Tag Archives: Beaumont

Memories of Cardwell High School

15 Oct

Today’s post is an article written by Blanche Layne Baldauf about her school days of the early 1900’s. Ms. Baldauf was born in 1892 and was a member of the graduating class of Cardwell High School in 1911-1912.

Blanche Layne Baldauf

Should school days be forgotten and never brought to mind, especially school days at old Cardwell? I do not think so, for they were light, happy days brimming full of laughter, work and play.

I wonder as I wander back down memory’s lane at the many changes time has wrought. The white, two-story frame building is gone and the present modern elementary school stands in its place. The line of school busses brings to mind the days I trudged two and a half miles through rain, sleet and snow to school and then had to take about half an hour to thaw out my fingers and toes by a wood stove. Most of the students walked to school, a few came by horse and buggy. I remember one girl who rode a donkey from Goochland every day. Many times I had to hurry to get to school by the time the bell rang for I did not like to be late.

High school classes were held on the second floor of the building. Desks seated two and we always chose our desk-mates.

Cardwell Faculty and Students 1914

Mr. Charles Burr and Mr. Francis Bear were the principles who guided us through High School. We had excellent teachers and were fond of them and tried hard to please them. Discipline problems were few. English, Latin, algebra and geometry kept us busy. Much home work was given us, which was done in the evenings usually by the light of an oil lamp before a big open wood fire.

There was no cafeteria then, so students had to take their lunches. We always enjoyed sitting around in groups at lunch time chatting and eating. Lunch boxes contained a variety of things, biscuits, preserves, sausage, a bottle of molasses, a sweet potato, a cup of beans, and maybe a rabbit leg or piece of chicken. It was a treat to go up to M.S. Bowles store at lunch time for candy and cakes.

The highlight of the school week was the Literary Society meeting, which was held on Friday evening. We often took our supper with us to school and a group would stay at school for the program, and afterwards walk by lantern light to a party or dance in the community. The program consisted of Cardwell news, though there were no telephones in the community then, and debates. We had many lively debates and one especially I remember was “Resolved That the Farmer has a Harder time than the Farmer’s Wife”. It was lots of fun.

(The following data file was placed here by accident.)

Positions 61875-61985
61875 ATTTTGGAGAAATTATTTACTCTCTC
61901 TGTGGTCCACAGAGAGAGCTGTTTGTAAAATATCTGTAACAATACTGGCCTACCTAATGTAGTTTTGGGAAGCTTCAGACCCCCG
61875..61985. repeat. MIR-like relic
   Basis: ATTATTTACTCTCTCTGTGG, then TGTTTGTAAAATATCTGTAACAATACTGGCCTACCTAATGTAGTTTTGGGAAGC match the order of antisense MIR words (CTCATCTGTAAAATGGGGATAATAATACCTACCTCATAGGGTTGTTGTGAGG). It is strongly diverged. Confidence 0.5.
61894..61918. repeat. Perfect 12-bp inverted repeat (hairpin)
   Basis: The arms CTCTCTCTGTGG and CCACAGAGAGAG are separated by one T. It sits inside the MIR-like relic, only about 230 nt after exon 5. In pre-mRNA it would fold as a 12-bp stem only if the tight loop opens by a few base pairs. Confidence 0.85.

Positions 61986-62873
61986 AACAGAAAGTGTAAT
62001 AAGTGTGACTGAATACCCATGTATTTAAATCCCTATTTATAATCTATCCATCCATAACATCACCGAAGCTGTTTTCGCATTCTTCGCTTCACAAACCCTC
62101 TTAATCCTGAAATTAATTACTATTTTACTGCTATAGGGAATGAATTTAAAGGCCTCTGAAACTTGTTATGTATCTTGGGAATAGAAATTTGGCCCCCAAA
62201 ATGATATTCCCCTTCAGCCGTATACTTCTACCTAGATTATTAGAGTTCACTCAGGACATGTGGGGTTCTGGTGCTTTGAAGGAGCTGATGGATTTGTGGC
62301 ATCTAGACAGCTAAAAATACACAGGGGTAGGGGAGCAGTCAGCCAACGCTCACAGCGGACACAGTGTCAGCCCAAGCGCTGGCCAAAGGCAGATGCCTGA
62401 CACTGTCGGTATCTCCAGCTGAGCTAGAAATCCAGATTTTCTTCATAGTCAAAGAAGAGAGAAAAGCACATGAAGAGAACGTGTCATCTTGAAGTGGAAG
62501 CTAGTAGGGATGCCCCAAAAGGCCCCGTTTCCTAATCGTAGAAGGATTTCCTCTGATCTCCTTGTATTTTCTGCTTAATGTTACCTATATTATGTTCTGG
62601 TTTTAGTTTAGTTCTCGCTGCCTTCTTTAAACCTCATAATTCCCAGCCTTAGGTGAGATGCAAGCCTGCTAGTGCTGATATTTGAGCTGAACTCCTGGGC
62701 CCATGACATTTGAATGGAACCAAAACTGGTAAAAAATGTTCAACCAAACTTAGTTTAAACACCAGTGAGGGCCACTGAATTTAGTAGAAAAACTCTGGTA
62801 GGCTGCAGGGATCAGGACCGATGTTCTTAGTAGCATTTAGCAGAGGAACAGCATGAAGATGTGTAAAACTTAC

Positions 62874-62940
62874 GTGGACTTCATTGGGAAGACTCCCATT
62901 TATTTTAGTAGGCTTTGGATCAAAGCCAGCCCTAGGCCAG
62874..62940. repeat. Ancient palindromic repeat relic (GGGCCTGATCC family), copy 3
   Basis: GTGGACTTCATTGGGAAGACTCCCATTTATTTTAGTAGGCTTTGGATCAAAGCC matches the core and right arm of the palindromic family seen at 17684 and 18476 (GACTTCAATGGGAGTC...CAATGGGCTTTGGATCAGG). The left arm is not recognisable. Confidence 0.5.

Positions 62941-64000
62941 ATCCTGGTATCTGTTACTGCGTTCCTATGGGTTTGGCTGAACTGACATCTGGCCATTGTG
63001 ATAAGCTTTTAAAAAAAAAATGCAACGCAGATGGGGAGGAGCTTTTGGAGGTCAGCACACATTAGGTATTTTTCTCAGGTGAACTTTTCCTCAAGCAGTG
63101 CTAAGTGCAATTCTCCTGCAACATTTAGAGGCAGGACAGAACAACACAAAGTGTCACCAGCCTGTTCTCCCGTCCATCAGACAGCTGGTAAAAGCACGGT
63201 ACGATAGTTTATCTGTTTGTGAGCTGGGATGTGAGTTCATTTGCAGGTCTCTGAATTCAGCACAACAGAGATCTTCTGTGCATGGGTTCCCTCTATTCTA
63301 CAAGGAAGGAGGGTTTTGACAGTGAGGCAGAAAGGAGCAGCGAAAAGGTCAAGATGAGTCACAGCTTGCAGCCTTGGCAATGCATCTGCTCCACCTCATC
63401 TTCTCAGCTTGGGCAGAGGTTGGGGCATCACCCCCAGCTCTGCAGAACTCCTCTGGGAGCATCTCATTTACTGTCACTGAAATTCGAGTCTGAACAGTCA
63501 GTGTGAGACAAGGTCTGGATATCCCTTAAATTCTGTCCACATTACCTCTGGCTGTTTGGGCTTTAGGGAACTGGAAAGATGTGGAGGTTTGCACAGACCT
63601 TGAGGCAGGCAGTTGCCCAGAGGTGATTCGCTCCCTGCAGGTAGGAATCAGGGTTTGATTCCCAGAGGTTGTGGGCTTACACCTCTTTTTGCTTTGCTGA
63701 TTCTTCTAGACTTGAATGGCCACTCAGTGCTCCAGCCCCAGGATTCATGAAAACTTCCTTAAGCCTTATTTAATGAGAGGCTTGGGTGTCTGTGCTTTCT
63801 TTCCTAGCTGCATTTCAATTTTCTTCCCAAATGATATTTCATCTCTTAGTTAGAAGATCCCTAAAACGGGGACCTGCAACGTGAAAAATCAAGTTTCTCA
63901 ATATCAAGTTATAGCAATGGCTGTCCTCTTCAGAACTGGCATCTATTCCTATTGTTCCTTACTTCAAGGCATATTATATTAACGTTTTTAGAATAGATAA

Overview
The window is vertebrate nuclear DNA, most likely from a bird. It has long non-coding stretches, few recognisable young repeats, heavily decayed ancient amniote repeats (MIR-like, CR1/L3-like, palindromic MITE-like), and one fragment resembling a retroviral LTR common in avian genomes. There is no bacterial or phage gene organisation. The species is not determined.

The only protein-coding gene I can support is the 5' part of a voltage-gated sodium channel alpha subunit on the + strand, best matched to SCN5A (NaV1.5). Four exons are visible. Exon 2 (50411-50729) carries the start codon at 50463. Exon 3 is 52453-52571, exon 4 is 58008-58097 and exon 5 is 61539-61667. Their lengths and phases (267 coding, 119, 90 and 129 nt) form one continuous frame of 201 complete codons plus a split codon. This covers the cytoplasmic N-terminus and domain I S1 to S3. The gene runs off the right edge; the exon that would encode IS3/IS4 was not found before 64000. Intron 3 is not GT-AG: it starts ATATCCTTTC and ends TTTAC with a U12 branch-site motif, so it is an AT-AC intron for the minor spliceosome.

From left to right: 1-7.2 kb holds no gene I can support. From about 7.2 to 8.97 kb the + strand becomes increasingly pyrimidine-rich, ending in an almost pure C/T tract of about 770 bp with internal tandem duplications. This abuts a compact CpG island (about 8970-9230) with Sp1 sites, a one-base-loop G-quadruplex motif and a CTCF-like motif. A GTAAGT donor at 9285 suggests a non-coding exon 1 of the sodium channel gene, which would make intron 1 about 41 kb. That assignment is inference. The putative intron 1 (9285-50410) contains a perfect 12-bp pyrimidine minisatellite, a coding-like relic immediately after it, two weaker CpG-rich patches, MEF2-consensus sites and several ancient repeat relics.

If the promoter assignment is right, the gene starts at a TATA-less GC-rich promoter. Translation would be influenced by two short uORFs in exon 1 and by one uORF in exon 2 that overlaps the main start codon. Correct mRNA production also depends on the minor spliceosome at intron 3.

Then on a bright spring morning, DeEtte Lowry Keeton and I, all dolled-up and feeling very important, boarded the train at the State Farm for a trip to Cartersville to debate at Hamilton High School. We were met at the station and taken in a hack to the home of Miss Meyland Irving, now Mrs. Flemming, where we spent the weekend. The subject of our debate was “Resolved that Women Should be Given the Right to Vote in Virginia”. We had the negative side and lost: but were told by many that we should have won. The judges were all from Cartersville.

For entertainment, there were drills, plays, and box parties. At the box parties, school girls would decorate beautiful boxes and fill them with goodies, enough for two in a box. The boys would bid on the boxes which went to the highest bidder and the girl would eat with the boy who got her box. There was much competition, and boxes often went high. Also, there was usually a cake for the prettiest girl. The proceeds went to the school.

The Class of 1911-1912 consisted of four girls and one boy; namely Everett Bowles, Anna Cottrell, Ida Bowles, Lillian Taylor and Blanche Layne. Graduation exercises were held in old Salem Church as the school did not have an auditorium. Everett gave the salutation, Lillian the class poem, Ida the prophecy, and Anna the valedictory, and I gave the history.

The Class had the pleasure of graduating twice-first when the school was a 3-year High School and the next year when it became a 4-year High School. So we graduated twice.

Much of Ida’s prophecy was fulfilled. Everett became a farmer, Ida and Anna taught for a while and then became home-makers. Though I never taught in college as Ida predicted, I did teach in the public schools of Virginia for a number of years, and then at Beaumont School for Boys. Later I joined the staff of the State Industrial Farm for Women where I served as Parole Officer and Assistant Superintendent until I retired.

So we have come a long way since those school days of by-gone years. But I wonder if the students of today are happier or better adjusted than we were. I just wonder.

Cardwell High School

Originally printed in the Goochland Gazette, March 25, 1970